The Financial Conduct Authority has won its case against one of the bankers involved in the so-called “London Whale” case.
The Supreme Court has ruled that the FCA did not identify Achilles Macris in a decision notice when it fined JP Morgan Chase Bank £137.6m.
The bank’s international chief investment officer complained in 2013 that the FCA identified him in its highly critical assessment involving the ‘London Whale’ trading debacle, without giving him the chance to defend himself.
In his judgement, published today (22 March) Supreme Court justice Lord Sumption ruled that none of the terms used by the FCA as synonym’s for Mr Macris would have identified him to the general public.
He said: “The real question is whether the terms of the notice itself would have conveyed to a reasonable member of the public without extrinsic information that any of these terms was a synonym for Mr Macris. Plainly it would not.”
The fine related to trading losses incurred by the bank’s Synthetic Credit Portfolio, a trading portfolio housed within the bank’s chief investment office.
Those losses amounted to $6.2bn (£4.9bn) by the end of 2012 and occurred as a result of what became known as the “London Whale” trades, which were conducted by traders Javier Martin-Artajo and Bruno Iksil, but ultimately overseen by Mr Macris.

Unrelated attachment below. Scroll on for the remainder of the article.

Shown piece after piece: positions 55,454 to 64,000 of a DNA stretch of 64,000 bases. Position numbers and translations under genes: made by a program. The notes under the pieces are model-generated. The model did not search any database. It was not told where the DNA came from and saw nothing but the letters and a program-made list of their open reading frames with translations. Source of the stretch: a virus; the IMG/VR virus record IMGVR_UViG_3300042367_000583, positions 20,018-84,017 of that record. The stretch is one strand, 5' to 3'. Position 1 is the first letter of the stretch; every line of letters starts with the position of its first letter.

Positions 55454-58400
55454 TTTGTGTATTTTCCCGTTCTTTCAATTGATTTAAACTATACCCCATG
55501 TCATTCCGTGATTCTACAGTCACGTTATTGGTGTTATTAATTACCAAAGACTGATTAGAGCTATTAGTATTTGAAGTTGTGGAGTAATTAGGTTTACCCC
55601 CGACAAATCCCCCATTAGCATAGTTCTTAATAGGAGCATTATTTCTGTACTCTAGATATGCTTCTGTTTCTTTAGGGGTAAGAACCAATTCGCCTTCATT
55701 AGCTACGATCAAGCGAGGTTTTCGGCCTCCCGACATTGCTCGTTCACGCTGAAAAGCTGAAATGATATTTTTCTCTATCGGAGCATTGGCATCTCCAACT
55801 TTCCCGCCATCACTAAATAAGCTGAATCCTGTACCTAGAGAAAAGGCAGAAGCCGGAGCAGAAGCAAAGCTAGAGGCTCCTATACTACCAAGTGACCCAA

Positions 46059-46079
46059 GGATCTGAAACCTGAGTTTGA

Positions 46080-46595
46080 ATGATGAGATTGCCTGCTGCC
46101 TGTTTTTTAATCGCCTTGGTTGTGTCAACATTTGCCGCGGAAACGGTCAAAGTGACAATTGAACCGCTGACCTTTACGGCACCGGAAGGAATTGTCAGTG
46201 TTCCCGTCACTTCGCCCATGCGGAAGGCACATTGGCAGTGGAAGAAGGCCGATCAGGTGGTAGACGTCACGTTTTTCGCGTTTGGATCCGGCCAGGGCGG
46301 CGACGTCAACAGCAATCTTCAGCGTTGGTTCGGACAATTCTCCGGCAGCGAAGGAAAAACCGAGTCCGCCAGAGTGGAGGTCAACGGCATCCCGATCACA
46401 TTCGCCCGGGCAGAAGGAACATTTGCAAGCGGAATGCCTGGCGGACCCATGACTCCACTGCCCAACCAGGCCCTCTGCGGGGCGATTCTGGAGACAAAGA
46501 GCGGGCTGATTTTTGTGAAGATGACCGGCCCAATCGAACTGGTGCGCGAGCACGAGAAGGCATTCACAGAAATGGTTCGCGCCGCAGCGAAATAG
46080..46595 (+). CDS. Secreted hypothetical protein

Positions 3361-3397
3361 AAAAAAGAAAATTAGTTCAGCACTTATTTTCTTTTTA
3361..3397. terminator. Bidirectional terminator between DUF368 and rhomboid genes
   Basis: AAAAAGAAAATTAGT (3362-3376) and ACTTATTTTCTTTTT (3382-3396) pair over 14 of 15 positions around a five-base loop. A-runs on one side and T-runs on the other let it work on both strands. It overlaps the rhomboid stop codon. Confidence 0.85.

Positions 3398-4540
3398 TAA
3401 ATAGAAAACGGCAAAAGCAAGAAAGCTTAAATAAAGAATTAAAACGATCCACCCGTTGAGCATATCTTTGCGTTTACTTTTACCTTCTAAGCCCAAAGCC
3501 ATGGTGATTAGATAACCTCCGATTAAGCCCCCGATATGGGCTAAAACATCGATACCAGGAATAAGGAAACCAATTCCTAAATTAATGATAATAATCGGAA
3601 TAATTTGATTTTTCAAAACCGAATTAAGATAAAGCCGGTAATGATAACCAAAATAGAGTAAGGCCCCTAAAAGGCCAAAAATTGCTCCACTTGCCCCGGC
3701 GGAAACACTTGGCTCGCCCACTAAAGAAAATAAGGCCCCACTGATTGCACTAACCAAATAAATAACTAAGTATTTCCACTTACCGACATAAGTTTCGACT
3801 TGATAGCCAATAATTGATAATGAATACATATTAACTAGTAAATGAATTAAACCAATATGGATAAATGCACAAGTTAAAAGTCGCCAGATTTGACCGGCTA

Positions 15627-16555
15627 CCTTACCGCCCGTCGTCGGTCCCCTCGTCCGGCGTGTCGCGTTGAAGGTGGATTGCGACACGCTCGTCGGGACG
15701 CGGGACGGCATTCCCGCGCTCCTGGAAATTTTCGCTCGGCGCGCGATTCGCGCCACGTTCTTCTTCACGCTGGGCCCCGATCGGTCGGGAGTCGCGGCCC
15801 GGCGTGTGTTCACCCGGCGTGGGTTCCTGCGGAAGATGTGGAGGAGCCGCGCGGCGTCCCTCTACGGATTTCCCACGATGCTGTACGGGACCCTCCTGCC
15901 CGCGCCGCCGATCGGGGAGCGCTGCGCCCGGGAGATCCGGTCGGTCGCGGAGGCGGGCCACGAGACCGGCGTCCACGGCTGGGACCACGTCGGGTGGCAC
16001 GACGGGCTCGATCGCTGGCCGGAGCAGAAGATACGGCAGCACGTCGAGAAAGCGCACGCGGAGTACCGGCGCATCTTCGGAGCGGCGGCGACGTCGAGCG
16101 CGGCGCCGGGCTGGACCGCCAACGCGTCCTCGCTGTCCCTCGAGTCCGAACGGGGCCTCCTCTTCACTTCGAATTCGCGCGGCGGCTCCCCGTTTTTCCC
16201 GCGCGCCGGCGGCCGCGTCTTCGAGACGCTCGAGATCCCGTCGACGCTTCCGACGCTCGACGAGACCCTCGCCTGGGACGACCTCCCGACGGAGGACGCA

Mr Macris filed a claim against the FCA alleging that he could be identified in decision and final notices issued by the City watchdog.
A judge in the Upper Tribunal agreed with this assessment last April, but the regulator appealed, arguing that it had not explicitly named Mr Macris in the publications.
However, Court of Appeals judge Elizabeth Gloster decided to uphold the initial ruling, stating that “the judge was in my judgment clearly right to conclude as he did”.
Supporting Lord Sumption’s ruling, Lord Neuberger, the president of the Supreme Court, said the law prevented the FCA from identifying an individual’s in certain circumstances, but that did not mean they could not be identifiable.
He said: “The fact that Mr Macris could be identified by reference to a publicly available US Senate committee report would not do because a member of the public would not know of that report, and anyway would not think of referring to it for the purpose of identifying Mr Macris as the individual referred to in the notice in this case.”
Commenting on the Supreme Court outcome, Chris Dyke, lawyer at leading criminal and regulatory law firm Corker Binning, said the judgment of the Supreme Court would be a relief for the FCA.
He said: "The overturned Court of Appeal decision exposed the tension between the FCA’s desire to quickly settle regulatory investigations into financial institutions and its public criticism of the employees of those companies necessitated by those settlements.
"The time and resources required to deal with the interventions and representations of a potentially very large pool of individuals would have been a very heavy burden for the FCA and could have significantly slowed the speed of regulatory enforcement."